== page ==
The full context of Dr. Lauraís use of ìdeviantî and ìbiological errorî came from two broadcasts last summer. Dr. Laura said on the air to a homosexual caller, ìThe fact that you are intelligent, creative, and valuable is all true. The error is in your inability to relate sexually intimately, in a loving way to a member of the opposite sex ó it is a biological error.îOn another show she added, ìNobody said [gays] were ëbad peopleí or incompetent or not intelligent or not good citizens. They just said the sexual behavior is deviant, and we donít want it in schools, and we donít want it to be recognized on the same level as heterosexuality.îHorizons sent an open letter to Dr. Laura that was signed by 180 groups and individuals, including more than 20 Jewish leaders and rabbis, such as Ruth Messinger, president of the American Jewish World Service, and Rabbi Michael Lerner, editor of Tikkun.

Rabbi Roderick Young, of Congregation Bet Simchat Torah, New Yorkís gay and lesbian synagogue, said heís been getting e-mails about ëstoppingí Dr. Laura in the last week, particularly regarding her forthcoming TV talk show, and sheís been the subject of discussion on a web site for Reform rabbis. ìShe has the right to say what she wants just as the Nazis had the right to march through Skokie. I remember what it was like growing up as a gay kid, when there was little that was positive in the press. You feel like a deviant because thatís what you hear somebody say on the radio. It takes year to undo that.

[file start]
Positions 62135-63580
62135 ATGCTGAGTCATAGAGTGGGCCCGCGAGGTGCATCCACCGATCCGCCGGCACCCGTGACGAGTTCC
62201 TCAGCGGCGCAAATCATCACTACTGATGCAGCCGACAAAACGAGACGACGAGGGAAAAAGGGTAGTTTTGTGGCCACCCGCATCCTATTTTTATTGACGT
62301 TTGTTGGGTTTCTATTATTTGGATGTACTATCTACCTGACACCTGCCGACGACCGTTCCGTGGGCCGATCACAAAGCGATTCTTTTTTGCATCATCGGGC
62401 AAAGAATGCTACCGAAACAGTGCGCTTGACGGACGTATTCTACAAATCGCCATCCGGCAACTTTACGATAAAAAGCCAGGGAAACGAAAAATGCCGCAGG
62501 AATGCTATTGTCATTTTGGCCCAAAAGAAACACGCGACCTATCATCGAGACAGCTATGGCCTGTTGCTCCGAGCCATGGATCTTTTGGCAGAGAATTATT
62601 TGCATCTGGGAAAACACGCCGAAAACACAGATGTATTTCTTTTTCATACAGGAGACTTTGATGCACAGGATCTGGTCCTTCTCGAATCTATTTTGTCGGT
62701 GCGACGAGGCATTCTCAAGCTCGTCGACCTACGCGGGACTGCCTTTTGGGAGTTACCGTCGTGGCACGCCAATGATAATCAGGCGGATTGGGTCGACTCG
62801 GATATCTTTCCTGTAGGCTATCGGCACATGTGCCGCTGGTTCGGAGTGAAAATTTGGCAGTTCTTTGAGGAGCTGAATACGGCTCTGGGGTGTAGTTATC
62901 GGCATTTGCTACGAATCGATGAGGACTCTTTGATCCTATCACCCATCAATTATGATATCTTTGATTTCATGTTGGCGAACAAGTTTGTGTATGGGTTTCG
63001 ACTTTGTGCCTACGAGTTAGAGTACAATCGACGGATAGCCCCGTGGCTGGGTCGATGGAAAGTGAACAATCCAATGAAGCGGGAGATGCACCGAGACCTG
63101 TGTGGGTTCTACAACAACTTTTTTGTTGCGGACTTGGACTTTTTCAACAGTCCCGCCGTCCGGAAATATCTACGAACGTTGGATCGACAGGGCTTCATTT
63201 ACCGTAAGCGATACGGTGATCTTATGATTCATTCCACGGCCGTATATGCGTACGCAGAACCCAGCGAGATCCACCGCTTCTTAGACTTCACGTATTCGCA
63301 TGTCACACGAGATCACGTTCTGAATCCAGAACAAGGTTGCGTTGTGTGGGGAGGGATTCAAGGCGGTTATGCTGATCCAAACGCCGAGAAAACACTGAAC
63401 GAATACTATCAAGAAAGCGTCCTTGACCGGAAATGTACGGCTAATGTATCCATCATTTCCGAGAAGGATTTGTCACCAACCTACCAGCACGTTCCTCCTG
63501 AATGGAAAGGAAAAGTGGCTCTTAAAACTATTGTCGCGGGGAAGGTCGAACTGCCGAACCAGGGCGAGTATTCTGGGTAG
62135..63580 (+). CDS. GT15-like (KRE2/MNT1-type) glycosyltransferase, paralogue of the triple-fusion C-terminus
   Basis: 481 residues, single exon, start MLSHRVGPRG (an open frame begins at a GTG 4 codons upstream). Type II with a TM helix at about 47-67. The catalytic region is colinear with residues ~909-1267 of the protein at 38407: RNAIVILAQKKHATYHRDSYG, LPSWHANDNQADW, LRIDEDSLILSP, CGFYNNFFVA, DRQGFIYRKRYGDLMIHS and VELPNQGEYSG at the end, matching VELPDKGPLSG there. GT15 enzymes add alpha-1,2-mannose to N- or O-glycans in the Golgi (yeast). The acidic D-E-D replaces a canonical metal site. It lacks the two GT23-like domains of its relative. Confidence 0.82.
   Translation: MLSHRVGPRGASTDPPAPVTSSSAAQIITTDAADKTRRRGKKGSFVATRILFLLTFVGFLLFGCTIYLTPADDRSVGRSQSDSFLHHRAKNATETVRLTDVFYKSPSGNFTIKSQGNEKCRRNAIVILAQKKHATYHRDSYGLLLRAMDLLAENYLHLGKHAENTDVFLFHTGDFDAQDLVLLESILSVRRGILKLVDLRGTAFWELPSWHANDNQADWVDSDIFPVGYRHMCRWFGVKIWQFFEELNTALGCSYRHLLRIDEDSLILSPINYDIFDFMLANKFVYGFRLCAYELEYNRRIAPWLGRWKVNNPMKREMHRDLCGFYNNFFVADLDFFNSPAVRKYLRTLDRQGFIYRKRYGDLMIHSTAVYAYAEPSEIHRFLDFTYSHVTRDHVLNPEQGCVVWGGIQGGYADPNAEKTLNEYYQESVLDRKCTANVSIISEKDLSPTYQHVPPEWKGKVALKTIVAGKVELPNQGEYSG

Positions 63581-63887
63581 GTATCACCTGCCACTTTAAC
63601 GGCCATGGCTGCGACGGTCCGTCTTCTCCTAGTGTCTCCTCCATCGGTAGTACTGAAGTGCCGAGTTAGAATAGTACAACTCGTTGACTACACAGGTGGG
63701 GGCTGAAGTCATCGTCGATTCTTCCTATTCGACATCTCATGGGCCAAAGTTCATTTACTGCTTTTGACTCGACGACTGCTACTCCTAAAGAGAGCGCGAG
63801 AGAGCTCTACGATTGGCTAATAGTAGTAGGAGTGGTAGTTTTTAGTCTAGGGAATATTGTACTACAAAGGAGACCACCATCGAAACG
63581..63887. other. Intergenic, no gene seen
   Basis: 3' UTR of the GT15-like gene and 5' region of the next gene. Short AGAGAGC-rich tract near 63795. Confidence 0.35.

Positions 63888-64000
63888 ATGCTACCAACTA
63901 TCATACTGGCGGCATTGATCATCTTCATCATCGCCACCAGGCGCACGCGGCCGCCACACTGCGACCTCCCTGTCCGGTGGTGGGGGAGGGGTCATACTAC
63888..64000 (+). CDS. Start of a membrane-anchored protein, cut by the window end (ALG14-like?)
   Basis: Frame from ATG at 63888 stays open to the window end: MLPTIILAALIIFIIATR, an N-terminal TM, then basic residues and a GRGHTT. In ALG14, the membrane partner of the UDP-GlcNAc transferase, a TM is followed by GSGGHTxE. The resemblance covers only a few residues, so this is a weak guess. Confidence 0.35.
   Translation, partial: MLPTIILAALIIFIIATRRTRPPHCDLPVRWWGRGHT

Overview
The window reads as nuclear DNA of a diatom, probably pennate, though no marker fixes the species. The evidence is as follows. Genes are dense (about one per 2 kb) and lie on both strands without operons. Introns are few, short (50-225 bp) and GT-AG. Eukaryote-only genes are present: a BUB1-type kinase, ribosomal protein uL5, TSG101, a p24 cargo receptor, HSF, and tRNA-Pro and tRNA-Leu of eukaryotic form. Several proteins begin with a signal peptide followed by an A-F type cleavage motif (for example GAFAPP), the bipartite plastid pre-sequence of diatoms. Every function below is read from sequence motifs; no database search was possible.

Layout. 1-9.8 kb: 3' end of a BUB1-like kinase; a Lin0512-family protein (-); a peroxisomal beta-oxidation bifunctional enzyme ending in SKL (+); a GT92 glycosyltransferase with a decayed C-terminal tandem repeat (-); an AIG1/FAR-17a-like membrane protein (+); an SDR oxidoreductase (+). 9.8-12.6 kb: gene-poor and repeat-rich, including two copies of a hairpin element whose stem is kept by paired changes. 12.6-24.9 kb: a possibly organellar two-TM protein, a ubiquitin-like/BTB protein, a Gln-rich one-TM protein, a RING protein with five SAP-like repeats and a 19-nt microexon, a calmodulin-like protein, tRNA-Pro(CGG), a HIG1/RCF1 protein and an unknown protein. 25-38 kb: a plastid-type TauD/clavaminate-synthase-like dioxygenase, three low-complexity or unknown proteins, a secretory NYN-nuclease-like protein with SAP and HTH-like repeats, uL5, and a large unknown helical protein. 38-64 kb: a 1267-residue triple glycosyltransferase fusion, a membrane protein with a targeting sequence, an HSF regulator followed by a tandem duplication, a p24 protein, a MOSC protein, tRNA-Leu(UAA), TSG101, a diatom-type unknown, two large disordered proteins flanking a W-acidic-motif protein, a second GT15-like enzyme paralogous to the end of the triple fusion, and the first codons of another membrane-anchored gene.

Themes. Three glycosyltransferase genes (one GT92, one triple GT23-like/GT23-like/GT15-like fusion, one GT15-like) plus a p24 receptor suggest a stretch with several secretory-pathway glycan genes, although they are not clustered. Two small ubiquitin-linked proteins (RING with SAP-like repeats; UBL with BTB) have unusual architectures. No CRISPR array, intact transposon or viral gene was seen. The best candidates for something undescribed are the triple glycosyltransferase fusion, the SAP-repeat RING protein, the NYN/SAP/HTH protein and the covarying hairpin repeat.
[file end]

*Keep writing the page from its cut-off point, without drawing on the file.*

Rabbi Young added, ìThe kind of stuff Dr. Laura says makes me think of her as a 1990s Julius Striecher,î whose caricatures of Jews in the Nazi press typified the bigotry of the era.Rabbi Michael Lerner, the Berkeley-based editor of Tikkun and spiritual leader of the Jewish Renewal community, said the debate over Proposition 22 ìis, in part, a deflection of legitimate anxieties that people have about the collapse of family life, but itís unfairly directed at gay people. The collapse of the family has more to do with the ethos of selfishness and materialism in society. Instead of dealing with the prevailing ethos, people blame the ëothers,í the gays.îRabbi Saul Berman, director of Edah, the Modern Orthodox advocacy group, said, ìWhat the Torah demands is the recognition that homosexual acts between men is forbidden. The notion that one can take an act that the Torah deems forbidden and make that into an affirmative value, while seeking to create a culture built around that, would be no different than if one would say that idol worship or eating non-kosher is a positive value and people should build an affirmative culture around that.îReligiously speaking, is ìdeviantî a fair word to use? ìThat is not a word that the Torah uses,î says Rabbi Berman. The word for sin is related to the word for deviation, but Rabbi Berman points out that ìdeviantî has a different cultural implication. Nevertheless, ìhomosexuality is a deviation from the norms that the Torah establishes.î